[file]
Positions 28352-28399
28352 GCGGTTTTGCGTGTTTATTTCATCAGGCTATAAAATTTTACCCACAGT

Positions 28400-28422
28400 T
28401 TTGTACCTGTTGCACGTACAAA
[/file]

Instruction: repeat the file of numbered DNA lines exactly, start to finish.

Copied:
Positions 28352-28399
28352 GCGGTTTTGCGTGTTTATTTCATCAGGCTATAAAATTTTACCCACAGT

Positions 28400-28422
28400 T
28401 TTGTACCTGTTGCACGTACAAA